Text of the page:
Covid-19 · Fostering · Parenting

When is it good enough?

Teaching kids the responsibilities of life is a tough job. You’d think the basics would be simple… be nice, look after your stuff, do what you’re supposed to do…

I can’t even get past those without thinking of the challenges. I mentioned in a previous post the quick Social Media check that revealed there was more teaching needed in the area of being nice.

Lately I have been wrestling with how they treat stuff.

I was raised by a family who looked after their stuff. Everything was treated with care, kept clean and fixed when it needed fixing. I didn’t always do the same, but it is ingrained in me.

Stuff is a gift to us not to be taken for granted. Our care of it says something about who we are. I believe we have a God given mandate to look after creation and the stuff entrusted to us. I thought that was a normal way to look at the world. My travels and other interactions have shown me that is not the norm. You can pick up garbage almost anywhere you go and although it is bothersome along a trail in the city where there are garbage cans, it is obscene to come upon a garbage filled site in the wilderness.

I think that learning to care for our stuff and the world around us starts at home. But how do we teach it?

For some reason I thought that kids who came from nothing would be more careful with their stuff… somehow they would treasure it… nope, not the case with these two. They regularly lose and break stuff and throw things in the garbage because they don’t want it anymore!! It caught me off guard! Maybe the Other Mother taught them stuff never lasts so don’t give it value. It’s not untrue!

My kids make their own lunches. It takes prompting now that the novelty has worn off and there is usually grumbling, but they do it. In the beginning there was lots of instruction from us not only on what to put in the lunches but also on being responsible with lunch supplies.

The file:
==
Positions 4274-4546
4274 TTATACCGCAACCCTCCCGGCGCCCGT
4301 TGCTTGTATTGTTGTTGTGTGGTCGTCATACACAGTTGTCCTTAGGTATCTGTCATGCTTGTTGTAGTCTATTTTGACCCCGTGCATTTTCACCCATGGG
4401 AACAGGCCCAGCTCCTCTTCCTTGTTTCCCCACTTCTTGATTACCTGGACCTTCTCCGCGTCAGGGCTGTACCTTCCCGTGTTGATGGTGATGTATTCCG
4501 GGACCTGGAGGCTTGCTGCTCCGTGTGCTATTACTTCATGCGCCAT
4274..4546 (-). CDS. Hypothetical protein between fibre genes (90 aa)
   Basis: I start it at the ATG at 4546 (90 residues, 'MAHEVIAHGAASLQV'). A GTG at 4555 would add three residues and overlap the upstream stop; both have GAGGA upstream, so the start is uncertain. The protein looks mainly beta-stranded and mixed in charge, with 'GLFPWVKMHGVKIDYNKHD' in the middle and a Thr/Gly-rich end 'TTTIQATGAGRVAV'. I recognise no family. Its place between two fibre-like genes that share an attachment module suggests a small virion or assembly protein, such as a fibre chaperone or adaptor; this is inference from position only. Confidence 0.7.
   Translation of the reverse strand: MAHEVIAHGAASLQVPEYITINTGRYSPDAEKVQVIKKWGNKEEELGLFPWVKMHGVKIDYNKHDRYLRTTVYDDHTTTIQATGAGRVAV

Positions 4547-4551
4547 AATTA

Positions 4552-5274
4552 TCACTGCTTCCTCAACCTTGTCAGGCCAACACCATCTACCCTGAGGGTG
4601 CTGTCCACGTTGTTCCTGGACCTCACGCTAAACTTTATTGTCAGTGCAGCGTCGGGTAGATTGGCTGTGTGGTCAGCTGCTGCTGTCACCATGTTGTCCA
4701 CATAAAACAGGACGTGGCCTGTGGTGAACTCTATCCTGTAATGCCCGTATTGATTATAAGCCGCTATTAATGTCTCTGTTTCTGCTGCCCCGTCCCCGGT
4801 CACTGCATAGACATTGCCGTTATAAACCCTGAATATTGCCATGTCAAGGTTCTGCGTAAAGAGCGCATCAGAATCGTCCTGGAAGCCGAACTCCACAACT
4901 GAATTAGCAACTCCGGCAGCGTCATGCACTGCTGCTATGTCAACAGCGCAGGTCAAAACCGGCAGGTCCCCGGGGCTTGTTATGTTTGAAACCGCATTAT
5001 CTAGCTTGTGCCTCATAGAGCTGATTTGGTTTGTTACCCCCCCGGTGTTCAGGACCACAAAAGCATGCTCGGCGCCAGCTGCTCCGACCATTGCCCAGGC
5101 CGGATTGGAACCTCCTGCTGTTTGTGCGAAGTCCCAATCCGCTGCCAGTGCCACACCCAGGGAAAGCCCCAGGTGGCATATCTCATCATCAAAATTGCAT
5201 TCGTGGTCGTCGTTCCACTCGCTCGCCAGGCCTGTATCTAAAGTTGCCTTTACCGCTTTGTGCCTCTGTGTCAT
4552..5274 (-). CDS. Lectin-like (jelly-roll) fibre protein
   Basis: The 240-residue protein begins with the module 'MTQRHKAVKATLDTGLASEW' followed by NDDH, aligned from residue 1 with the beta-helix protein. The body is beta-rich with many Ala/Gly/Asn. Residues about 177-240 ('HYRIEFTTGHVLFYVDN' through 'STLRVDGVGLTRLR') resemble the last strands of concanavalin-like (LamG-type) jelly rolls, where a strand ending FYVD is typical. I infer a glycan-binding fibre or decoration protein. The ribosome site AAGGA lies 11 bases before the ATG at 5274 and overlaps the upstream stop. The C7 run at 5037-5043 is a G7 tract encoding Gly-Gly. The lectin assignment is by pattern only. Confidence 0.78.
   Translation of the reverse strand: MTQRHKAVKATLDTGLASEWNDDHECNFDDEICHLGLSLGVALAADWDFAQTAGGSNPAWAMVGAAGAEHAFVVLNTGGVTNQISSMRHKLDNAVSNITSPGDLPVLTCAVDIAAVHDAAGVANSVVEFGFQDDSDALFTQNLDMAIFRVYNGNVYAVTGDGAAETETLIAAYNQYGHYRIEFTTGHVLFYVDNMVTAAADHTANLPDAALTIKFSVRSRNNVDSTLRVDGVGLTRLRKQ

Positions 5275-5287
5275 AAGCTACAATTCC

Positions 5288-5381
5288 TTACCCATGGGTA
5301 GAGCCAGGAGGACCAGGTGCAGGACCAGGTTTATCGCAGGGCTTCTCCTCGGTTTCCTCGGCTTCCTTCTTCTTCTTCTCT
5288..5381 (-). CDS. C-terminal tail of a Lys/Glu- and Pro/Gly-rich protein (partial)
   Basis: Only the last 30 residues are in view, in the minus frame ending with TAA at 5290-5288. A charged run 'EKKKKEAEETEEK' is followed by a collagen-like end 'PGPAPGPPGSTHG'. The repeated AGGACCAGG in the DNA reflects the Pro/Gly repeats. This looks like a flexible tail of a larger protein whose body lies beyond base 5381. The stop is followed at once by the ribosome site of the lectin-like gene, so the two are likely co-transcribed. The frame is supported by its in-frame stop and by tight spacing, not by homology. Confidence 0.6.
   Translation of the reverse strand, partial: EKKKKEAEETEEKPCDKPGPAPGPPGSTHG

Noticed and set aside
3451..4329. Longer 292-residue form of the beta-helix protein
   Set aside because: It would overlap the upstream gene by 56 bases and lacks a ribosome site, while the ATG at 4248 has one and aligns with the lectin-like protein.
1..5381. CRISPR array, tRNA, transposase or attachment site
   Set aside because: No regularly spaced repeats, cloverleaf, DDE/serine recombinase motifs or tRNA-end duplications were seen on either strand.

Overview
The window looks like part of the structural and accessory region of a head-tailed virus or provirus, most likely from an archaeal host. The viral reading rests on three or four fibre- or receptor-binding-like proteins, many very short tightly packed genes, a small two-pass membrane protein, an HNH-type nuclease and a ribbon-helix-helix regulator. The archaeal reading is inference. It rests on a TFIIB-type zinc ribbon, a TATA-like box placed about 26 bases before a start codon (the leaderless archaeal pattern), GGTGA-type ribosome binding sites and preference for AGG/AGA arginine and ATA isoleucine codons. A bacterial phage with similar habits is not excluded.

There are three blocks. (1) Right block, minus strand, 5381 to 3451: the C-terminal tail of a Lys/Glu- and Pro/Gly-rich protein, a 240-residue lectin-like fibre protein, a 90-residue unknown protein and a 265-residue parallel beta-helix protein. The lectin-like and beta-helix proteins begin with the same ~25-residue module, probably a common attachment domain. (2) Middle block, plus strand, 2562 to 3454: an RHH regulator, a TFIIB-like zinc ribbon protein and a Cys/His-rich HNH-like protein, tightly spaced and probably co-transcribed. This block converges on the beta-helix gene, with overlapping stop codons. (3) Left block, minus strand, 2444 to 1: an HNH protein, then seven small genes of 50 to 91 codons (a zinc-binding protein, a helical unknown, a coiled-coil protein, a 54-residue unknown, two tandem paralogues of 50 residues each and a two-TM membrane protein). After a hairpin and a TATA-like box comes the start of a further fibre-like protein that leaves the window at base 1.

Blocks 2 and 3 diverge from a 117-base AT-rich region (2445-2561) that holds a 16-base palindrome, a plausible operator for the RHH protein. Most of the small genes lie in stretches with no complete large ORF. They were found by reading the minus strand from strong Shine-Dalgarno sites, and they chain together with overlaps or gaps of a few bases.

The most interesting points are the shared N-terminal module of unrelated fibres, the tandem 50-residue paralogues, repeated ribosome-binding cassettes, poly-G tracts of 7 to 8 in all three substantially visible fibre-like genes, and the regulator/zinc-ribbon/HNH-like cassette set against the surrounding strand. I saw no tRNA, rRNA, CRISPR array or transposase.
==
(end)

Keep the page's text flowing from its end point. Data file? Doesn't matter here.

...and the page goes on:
“Close the bread bag when you’re done.”, “Wrap the cheese back up so it doesn’t dry out.”, “Don’t leave the lettuce out”, “Clean the cap if you mess it up.”, “If you use the last of something throw out the packaging”, “Put your knife in the dishwasher when you’re done.”. These were all typical instructions in the beginning. Understandable when the process was new to them. Reminders have been needed as things started to slip.

When do reminders become nagging? When do you accept that this is what they are capable of and accept it? How do you know when it is good enough? Perfection is impossible…

I remember feeling like I was constantly being nagged at to do better… is it possible it was my standards that were slipping not my parents wanting more?

This would be the typical state of things without reminders… bread bag left open, meat left open, lettuce bag torn into a corner with a handful of lettuce ripped out…

Heavy sigh…

Some would say I should be thankful they make their own lunches, and I am. Some would say they aren’t wrecking things… and they aren’t (although I have thrown away wilted lettuce and dried out cheese when it didn’t get put away properly). Some would say kids will be kids… but what does that mean?

How do kids who say they want to save the world by banning plastic straws throw out their sandwich ziploc everyday without a thought? How do we instill in them a respect for the things they are entrusted with? Is it truly just my job as the Mom to go around behind them tidying their mess? Well, yes, it is part of my job… but the bigger part of my job is to teach them to be independent so that when they don’t have a Mom coming behind them to clean up they can function!!

I would love to hear your thoughts! When do reminders become nagging? What is the solution that leads to them being more responsible and me being less grumpy?!

Seriously… if you just read this… comment with your thoughts! Lets have a discussion on this!

In the midst of the mess (literally this time)

Marny

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